Planetarium puts Earth in the crosshairs

Earth. It’s our home. We don’t really think about the fact that it is a massive orb of rock, dirt, water and molten lava spinning at about 67,000 mph and possibly in the path of such things as comets, asteroids or meteors. The expectation that the sun will rise and set every day creates a sense of predictability and subsequently, the expectation that tomorrow will be almost the same as today. The realization that we aren’t a lonely little planet hanging in the diorama of an empty little sky changes things.

Target Earth, the new SRJC Planetarium show began Feb. 25 and continues the last three weekends in March. This show addresses Earth’s vulnerability in its orbit and surrounding galaxy using a live multimedia presentation of visual special effects, music and the night sky venue of the planetarium. “It is designed to be educational and entertaining, not a lecture to put people to sleep. Although some people may fall asleep because the music and stars are relaxing,” said Ed Megill, Planetarium director and presenter of Target Earth.

Public shows at the planetarium draw diverse audiences ranging from adults, families, young kids and students not only from the JC but from high schools in the surrounding area. They are designed so anyone can understand the information, from someone with very little science background to an extensive science background, Megill said. Questions, comments and discussion are invited after the show.

Megill promises a night of thought-provoking information about our solar system, past and present. The idea of asteroids hitting earth might be unnerving to consider, but according to Megill, the presentation is based on statistical information. “Anything can happen,” Megill said, “Statistically speaking, we all do well in the stock market…unless you have money in there right now.”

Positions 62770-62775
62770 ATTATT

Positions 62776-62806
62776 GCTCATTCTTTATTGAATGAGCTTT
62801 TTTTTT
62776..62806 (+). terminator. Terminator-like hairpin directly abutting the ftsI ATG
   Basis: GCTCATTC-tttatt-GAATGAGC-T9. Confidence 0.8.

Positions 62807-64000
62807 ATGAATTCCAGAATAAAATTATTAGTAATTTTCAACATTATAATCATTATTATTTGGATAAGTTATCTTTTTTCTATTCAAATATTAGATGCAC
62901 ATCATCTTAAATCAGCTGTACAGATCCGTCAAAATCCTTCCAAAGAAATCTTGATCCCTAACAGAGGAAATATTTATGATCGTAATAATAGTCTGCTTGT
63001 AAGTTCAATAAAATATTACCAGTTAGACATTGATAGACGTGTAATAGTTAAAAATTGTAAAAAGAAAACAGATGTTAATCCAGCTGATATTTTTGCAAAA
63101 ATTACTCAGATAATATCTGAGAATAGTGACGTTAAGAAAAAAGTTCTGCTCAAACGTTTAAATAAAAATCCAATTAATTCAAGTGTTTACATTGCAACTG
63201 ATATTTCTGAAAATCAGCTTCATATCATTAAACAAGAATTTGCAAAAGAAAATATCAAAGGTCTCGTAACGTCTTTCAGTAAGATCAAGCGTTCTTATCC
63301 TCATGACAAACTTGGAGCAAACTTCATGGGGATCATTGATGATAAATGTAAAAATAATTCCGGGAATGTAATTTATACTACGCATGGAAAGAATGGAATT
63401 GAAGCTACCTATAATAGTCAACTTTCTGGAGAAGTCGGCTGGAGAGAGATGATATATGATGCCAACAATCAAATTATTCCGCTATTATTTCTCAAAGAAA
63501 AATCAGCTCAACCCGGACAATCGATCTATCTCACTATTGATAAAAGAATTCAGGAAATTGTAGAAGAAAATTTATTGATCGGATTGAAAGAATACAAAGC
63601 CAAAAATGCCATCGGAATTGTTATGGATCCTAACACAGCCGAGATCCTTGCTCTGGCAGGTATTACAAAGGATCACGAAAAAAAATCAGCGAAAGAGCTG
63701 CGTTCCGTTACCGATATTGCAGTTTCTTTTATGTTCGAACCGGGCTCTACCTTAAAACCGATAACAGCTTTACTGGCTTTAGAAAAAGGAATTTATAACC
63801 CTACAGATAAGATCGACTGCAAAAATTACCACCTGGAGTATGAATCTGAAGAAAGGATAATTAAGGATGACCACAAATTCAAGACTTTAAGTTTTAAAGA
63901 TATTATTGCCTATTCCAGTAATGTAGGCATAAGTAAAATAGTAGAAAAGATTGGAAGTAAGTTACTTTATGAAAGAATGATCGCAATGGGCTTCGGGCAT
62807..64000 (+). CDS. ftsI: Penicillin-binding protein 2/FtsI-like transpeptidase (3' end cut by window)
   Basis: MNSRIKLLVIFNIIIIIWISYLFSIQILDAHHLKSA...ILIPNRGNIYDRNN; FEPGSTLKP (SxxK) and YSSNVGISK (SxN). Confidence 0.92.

Statisitics show that Earth is hit in a devastating way every 100 million years. The last and most devastating time was 65 million years ago, which is believed to have caused the exctinction of the dinosaurs. This means, doing the math, we are not due for another 35 million years. That gives some time to prepare.

The most recent strike occurred 50,000 years ago and created the Barringer Crater in the Arizona desert. So rather than wiping out planets and entire species, some meteors create giant landmarks for scientists to study and families to visit on summer vacation.

Something to consider: “There is a good sized asteroid coming close to Earth that will pass between the earth and the moon around 2036. Now, there is a one in 40,000 chance that it will hit earth depending on gravity…but the chance is still there,” Megill said. “We know from our 4.5 billion year history that earth has been hit a lot. There’s a lot of stuff out there…so it’s not a question of if, but when.” Space debris hits Earth’s atmosphere everyday, but most of it burns up before reaching the ground. We call the burning debris falling stars.

Admission is $5 for general admission, and $3 for students and seniors (60+). Shows run Friday and Saturday night at the Planetarium in Lark Hall beginning promptly at 7 p.m. and Sundays at 3 p.m.

For questions or more information on Target Earth or other Planetarium shows visit or phone Community Education at (707) 527-4372 or (707) 527-4465.